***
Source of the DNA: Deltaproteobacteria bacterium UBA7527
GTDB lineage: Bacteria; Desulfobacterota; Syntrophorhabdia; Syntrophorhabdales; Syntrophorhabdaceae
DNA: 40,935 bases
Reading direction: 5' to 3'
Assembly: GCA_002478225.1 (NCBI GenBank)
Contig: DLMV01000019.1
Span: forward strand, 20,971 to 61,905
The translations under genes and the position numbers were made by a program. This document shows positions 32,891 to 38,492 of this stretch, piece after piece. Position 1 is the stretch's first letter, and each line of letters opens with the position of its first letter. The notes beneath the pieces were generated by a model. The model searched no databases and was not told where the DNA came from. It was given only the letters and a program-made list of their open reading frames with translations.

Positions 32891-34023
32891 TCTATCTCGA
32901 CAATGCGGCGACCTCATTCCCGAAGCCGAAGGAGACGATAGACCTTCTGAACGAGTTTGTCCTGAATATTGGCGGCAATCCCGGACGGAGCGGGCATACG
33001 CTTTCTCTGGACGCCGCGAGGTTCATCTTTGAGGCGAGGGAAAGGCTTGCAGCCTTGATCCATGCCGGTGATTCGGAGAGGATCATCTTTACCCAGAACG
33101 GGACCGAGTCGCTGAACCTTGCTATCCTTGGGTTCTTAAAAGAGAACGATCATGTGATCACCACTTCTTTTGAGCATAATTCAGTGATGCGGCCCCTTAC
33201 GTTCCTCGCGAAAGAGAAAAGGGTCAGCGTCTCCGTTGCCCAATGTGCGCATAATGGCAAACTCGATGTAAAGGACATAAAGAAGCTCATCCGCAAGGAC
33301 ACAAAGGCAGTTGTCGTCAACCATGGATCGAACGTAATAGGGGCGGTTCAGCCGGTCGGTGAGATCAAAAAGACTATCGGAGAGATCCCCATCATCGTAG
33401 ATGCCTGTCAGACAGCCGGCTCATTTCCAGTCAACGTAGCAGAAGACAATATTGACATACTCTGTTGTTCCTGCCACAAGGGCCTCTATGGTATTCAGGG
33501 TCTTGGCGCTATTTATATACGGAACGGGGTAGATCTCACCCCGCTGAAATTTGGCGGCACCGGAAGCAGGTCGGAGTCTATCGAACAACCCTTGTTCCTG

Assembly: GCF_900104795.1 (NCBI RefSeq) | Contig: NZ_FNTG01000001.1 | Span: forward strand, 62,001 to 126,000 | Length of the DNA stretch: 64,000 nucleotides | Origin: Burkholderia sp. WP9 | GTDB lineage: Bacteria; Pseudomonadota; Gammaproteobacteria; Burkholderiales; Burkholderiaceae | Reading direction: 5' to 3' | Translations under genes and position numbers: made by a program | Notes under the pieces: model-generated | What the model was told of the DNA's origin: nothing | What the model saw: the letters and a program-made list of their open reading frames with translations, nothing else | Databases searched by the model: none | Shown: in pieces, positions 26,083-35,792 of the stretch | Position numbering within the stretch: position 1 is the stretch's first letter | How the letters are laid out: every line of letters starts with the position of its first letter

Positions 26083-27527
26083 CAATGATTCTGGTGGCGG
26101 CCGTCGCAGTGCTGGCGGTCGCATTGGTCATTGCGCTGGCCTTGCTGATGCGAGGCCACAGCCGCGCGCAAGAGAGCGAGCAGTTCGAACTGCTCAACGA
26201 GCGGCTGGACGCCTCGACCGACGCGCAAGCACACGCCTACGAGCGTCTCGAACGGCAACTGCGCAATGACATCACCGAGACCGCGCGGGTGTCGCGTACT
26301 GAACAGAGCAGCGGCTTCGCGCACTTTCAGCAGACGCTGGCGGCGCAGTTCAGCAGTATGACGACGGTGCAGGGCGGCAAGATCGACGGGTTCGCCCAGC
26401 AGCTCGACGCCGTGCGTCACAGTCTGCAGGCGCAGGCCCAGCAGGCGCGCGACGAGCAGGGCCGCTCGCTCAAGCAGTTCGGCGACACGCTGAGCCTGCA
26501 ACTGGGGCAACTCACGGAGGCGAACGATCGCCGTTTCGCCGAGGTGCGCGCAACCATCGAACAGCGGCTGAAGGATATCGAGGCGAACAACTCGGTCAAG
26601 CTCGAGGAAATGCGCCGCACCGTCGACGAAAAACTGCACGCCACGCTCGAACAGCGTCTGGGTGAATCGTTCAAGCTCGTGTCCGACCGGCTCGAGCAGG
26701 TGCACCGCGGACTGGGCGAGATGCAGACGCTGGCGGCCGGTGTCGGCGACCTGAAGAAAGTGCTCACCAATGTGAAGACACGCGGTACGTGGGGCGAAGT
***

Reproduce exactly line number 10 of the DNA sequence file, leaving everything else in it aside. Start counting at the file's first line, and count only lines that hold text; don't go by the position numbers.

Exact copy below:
32891 TCTATCTCGA